Let it Die Proves why we don’t see F2P Rogue-Likes
"Let it Die is very frustrating to play. I can see an amazing game trying to get out..."
One of the lofty goals of designing games is creating a game that doesn’t get stale; we’ve talked about this before in terms of “infinite replayability.” The problem is that no matter how many situations you come up with, they still need to be presented correctly. For today’s post, we’re going to talk about the use of “events” and event driven game design and how they can shake things up.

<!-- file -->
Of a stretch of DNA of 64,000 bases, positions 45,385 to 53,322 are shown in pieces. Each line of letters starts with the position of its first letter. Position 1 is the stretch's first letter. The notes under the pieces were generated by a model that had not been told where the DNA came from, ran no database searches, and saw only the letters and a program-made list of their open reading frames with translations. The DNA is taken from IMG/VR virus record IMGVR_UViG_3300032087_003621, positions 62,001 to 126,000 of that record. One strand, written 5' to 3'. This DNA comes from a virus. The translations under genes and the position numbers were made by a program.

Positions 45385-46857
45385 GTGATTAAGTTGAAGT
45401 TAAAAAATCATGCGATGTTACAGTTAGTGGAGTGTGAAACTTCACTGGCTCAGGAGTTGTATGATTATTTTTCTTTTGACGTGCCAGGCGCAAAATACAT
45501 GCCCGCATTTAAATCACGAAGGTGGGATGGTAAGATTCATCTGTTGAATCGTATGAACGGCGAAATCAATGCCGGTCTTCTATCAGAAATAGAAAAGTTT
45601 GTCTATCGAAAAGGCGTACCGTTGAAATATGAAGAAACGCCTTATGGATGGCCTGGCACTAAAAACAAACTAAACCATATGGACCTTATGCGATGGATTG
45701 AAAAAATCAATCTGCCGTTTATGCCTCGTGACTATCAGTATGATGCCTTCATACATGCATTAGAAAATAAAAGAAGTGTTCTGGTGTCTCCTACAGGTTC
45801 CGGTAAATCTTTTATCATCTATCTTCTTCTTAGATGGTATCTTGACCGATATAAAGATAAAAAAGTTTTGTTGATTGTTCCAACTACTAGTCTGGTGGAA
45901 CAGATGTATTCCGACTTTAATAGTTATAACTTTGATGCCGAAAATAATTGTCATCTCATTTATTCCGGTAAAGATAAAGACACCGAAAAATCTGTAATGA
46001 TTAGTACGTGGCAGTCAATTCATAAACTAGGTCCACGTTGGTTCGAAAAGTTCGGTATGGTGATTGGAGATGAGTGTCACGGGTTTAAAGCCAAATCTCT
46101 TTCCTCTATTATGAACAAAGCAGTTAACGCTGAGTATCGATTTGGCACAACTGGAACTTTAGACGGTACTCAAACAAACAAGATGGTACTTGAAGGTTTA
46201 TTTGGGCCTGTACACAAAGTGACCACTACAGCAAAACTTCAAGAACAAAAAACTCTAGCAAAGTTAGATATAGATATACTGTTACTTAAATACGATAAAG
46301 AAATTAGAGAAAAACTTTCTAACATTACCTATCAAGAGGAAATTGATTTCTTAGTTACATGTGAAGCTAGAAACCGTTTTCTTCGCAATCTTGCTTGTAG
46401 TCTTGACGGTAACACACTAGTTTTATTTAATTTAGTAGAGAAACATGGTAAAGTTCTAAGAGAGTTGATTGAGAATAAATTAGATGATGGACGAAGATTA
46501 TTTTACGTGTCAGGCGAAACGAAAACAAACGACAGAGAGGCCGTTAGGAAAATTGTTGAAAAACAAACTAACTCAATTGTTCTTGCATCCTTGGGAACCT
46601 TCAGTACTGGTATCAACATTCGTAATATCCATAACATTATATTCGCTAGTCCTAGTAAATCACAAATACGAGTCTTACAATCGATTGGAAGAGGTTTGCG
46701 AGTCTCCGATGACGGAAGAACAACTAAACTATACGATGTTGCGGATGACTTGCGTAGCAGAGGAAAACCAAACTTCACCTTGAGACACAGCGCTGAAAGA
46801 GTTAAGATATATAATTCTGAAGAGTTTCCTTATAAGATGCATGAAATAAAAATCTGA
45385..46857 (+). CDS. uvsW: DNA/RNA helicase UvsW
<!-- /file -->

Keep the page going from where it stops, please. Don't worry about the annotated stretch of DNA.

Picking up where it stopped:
In between the other LPs I’m doing, why not start a Bloodborne one? I’m going through the spiritual successor to Demon’s Souls and seeing just how different the Souls formula can get.
Today’s Critical Thought looks at the implementation of regenerating health systems in game design. While it may seem simple, this mechanic has changed game design and pacing in major ways. I talked about the three major examples of the design and the games that used it.
Today’s Critical Thought looks at the use of quality of life game systems or mechanics. While not the most important elements, they help to make your game easier play and more accessible to an audience. On the flip side, many F2P designers use these for fun pain mechanics.